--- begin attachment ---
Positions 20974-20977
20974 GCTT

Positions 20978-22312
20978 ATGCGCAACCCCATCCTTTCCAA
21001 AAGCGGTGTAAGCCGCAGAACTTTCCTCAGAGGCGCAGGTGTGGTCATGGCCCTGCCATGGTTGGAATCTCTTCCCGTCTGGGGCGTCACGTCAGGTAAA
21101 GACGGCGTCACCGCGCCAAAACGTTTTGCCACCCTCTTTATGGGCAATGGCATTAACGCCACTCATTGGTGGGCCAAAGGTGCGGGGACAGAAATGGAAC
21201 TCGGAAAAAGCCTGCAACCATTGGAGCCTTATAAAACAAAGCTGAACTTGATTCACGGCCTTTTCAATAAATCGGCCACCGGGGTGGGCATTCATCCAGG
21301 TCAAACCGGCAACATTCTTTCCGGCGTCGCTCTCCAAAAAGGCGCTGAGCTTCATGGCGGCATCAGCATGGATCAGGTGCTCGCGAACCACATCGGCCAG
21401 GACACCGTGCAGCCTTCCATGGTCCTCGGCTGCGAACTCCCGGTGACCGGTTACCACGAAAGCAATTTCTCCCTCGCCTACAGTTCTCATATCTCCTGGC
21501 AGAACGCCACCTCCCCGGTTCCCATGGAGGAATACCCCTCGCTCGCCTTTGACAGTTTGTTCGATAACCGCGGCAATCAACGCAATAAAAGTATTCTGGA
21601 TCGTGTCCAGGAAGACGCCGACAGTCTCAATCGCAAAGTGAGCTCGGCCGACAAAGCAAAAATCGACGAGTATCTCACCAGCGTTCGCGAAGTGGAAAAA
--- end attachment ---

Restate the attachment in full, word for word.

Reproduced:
Positions 20974-20977
20974 GCTT

Positions 20978-22312
20978 ATGCGCAACCCCATCCTTTCCAA
21001 AAGCGGTGTAAGCCGCAGAACTTTCCTCAGAGGCGCAGGTGTGGTCATGGCCCTGCCATGGTTGGAATCTCTTCCCGTCTGGGGCGTCACGTCAGGTAAA
21101 GACGGCGTCACCGCGCCAAAACGTTTTGCCACCCTCTTTATGGGCAATGGCATTAACGCCACTCATTGGTGGGCCAAAGGTGCGGGGACAGAAATGGAAC
21201 TCGGAAAAAGCCTGCAACCATTGGAGCCTTATAAAACAAAGCTGAACTTGATTCACGGCCTTTTCAATAAATCGGCCACCGGGGTGGGCATTCATCCAGG
21301 TCAAACCGGCAACATTCTTTCCGGCGTCGCTCTCCAAAAAGGCGCTGAGCTTCATGGCGGCATCAGCATGGATCAGGTGCTCGCGAACCACATCGGCCAG
21401 GACACCGTGCAGCCTTCCATGGTCCTCGGCTGCGAACTCCCGGTGACCGGTTACCACGAAAGCAATTTCTCCCTCGCCTACAGTTCTCATATCTCCTGGC
21501 AGAACGCCACCTCCCCGGTTCCCATGGAGGAATACCCCTCGCTCGCCTTTGACAGTTTGTTCGATAACCGCGGCAATCAACGCAATAAAAGTATTCTGGA
21601 TCGTGTCCAGGAAGACGCCGACAGTCTCAATCGCAAAGTGAGCTCGGCCGACAAAGCAAAAATCGACGAGTATCTCACCAGCGTTCGCGAAGTGGAAAAA